Single-player isn't a wash-out, however. It's just different. The rules are the same, the missions are unchanged, and it's still all about those waves, but the emphasis is completely distinct. After all, you can chug through pretty much anything the game throws at you with four well coordinated players. As a lone wolf, you need to be a lot more strategic.

Example. While Helldivers basically operates like a fancy twin-stick shooter, the endless ammo of Robotron is but a distant memory. Clips are short and stringently rationed. You have a back-up weapon and a melee move, but a lot of your offensive options come in the form of stratagems: equipment, abilities or specific one-shot attacks that you can call down to the field by entering - you guessed it - a complex string of d-pad commands.

And so the real long-game appeal lies in the Galactic War, a system that's fuelled by both single-player and multiplayer progression, and which sees the entire community reaching out from a central Super Earth in a bid to wipe out the game's three alien races. You do this by completing levels to conquer planets that are spread across different regions of space. Each planet has its own difficulty setting and its own reward in terms of an unlock, and if successfully overrun, it will give you a handful of influence points that go towards the overall effort and the push towards each alien home world. In reality, there's not that much to worry about - just play your missions and you're contributing to a bit of persistent fun for everyone - but it does give the game a real sense of character as the galactic map ripples forth and back in terms of ownership, and you're occasionally called in to either storm an alien stronghold or defend your own home.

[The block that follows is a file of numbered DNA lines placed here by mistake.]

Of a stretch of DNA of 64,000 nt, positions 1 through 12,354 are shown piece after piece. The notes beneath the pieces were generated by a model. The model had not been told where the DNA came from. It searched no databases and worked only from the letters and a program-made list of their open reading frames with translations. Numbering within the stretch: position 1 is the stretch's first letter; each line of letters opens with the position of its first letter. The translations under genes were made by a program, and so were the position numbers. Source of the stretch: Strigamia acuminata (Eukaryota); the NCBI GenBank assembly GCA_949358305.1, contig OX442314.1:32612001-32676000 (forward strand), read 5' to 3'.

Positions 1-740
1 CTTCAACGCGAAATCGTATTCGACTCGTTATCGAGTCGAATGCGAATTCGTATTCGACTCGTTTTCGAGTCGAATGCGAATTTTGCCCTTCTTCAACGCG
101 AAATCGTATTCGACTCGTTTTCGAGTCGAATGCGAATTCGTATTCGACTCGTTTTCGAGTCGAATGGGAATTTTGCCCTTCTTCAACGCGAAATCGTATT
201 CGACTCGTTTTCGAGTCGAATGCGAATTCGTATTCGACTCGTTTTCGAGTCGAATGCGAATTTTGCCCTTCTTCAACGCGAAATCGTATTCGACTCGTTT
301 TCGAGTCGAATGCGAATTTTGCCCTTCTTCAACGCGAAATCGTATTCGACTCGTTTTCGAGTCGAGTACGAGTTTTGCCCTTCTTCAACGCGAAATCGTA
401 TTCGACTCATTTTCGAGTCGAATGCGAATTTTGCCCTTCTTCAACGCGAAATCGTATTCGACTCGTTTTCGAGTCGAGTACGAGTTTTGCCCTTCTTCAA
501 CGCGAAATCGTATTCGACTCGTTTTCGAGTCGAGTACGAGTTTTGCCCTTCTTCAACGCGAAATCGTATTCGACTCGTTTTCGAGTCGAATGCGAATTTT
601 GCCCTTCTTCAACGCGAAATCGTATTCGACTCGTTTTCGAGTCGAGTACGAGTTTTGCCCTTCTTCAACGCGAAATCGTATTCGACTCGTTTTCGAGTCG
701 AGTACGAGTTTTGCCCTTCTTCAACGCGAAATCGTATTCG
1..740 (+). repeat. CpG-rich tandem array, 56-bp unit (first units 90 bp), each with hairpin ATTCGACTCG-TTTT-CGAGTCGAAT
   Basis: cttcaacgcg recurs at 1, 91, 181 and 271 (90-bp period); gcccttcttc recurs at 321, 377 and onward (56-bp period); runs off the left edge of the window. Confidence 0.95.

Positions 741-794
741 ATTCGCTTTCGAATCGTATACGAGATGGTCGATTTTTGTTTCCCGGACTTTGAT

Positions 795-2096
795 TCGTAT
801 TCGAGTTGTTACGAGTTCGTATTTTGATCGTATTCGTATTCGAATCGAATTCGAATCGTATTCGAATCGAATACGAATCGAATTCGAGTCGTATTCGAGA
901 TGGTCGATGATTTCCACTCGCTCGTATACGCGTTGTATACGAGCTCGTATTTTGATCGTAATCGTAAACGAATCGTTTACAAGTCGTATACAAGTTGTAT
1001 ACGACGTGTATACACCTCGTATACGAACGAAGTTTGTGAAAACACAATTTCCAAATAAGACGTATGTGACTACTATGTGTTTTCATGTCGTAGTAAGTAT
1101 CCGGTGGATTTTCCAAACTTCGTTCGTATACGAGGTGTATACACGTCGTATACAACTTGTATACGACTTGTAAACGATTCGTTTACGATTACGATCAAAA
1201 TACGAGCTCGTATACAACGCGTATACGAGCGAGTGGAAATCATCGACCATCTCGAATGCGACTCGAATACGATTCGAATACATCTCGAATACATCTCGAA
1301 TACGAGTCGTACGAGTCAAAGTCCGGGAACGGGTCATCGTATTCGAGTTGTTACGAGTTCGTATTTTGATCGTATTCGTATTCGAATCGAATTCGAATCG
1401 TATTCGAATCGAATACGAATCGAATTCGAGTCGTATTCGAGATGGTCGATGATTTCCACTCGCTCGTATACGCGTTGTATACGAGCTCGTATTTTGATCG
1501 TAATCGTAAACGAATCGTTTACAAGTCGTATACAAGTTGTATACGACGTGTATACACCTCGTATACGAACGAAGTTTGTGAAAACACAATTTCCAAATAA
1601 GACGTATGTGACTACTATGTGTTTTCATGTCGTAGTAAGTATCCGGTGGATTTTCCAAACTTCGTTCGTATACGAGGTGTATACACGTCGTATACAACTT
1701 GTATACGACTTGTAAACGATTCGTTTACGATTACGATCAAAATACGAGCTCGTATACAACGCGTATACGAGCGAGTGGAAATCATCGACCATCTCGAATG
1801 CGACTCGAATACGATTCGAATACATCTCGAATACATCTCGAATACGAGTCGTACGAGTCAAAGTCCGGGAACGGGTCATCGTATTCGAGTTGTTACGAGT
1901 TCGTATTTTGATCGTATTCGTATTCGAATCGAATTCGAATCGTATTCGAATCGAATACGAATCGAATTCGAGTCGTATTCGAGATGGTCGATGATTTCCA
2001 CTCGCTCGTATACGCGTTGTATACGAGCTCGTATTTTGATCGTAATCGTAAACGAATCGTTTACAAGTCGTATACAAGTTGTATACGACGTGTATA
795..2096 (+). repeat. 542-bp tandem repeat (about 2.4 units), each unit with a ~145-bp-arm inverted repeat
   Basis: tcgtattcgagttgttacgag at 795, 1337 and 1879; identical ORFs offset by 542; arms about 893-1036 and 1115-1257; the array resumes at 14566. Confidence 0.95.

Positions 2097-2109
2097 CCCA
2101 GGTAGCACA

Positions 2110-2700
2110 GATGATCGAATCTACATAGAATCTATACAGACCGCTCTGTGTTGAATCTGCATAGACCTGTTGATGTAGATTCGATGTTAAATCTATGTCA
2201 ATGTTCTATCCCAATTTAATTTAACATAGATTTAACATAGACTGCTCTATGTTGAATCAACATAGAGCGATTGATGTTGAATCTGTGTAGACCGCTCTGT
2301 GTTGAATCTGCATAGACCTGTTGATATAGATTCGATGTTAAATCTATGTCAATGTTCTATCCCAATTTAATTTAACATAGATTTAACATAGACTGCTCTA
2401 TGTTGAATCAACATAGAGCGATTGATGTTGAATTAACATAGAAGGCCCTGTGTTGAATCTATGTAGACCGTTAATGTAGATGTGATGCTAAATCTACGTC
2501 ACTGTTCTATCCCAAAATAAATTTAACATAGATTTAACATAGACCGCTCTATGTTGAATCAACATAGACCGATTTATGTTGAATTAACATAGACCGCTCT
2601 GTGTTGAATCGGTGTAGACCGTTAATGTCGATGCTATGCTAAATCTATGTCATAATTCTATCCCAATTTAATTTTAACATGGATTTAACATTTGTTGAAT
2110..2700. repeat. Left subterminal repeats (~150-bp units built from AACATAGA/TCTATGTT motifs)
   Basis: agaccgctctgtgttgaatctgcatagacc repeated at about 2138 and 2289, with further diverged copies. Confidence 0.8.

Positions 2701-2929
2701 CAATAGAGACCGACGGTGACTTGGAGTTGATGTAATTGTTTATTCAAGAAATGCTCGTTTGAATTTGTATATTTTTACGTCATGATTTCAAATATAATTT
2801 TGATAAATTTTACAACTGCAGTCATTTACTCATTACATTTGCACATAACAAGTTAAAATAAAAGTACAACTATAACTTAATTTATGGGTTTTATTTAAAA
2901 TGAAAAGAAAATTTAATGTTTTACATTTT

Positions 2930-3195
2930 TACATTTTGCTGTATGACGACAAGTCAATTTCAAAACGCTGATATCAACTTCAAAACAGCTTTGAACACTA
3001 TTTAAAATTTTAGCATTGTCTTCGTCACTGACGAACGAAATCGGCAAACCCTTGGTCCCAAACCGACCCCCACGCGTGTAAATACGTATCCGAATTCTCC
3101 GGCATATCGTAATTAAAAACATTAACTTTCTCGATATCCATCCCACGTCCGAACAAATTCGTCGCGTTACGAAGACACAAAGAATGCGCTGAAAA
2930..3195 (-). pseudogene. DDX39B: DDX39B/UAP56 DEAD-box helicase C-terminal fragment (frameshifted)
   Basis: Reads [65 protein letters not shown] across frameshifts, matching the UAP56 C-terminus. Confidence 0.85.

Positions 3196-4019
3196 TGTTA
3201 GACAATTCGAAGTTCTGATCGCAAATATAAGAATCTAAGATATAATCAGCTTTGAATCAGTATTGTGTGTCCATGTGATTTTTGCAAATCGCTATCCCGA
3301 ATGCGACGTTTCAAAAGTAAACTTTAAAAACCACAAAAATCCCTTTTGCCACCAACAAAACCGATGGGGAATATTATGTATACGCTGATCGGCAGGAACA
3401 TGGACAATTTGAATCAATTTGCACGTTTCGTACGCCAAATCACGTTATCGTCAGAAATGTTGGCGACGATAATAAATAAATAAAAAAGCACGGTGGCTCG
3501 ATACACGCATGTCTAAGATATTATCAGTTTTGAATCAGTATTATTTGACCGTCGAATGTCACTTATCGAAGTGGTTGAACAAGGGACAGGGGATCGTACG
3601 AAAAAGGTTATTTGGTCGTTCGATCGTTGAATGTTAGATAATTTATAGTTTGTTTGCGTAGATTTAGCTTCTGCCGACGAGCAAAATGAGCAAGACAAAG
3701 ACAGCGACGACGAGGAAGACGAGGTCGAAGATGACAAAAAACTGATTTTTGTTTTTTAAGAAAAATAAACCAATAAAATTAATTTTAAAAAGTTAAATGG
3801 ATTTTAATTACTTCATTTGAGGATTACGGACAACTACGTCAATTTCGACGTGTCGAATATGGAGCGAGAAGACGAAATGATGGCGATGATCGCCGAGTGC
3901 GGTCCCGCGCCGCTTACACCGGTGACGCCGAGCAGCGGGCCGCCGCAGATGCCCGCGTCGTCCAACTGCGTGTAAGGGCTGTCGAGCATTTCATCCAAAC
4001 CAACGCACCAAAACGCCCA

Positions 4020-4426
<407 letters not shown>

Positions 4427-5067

The first Galactic War ended halfway through this review, incidentally, and it didn't end well. Super Earth fell to the alien hordes, the credits rolled, and then the whole thing reset. I can't blame the alien hordes, really: with our jackboots and four-person tanks, it's hard to pretend that you're playing as the good guy here. (Even within the ranks of the baddies it's still possible to be especially naff, incidentally. Stumbling and frequently confused, I would pitch my own contribution to the war effort somewhere between tragic and accidentally subversive.)

All of this stuff is powered by procedural generation, as missions spin up their own little arenas, spread across a range of terrain types, all of them bleak but starkly pretty, from wind-swept deserts to rotting jungles. The enemies themselves aren't bad, either, scaling from crustacean-themed bugs to spindly, blown-glass robots, each with their own quirks. The star of the show isn't your foes, though, and it certainly isn't the fascist 'goodies' you're cast as in this knockabout imperialist satire. The star of the show is the panic that's generated as you head into adventure, knowing that you're this close to screwing everything up for your team in a darkly hilarious manner.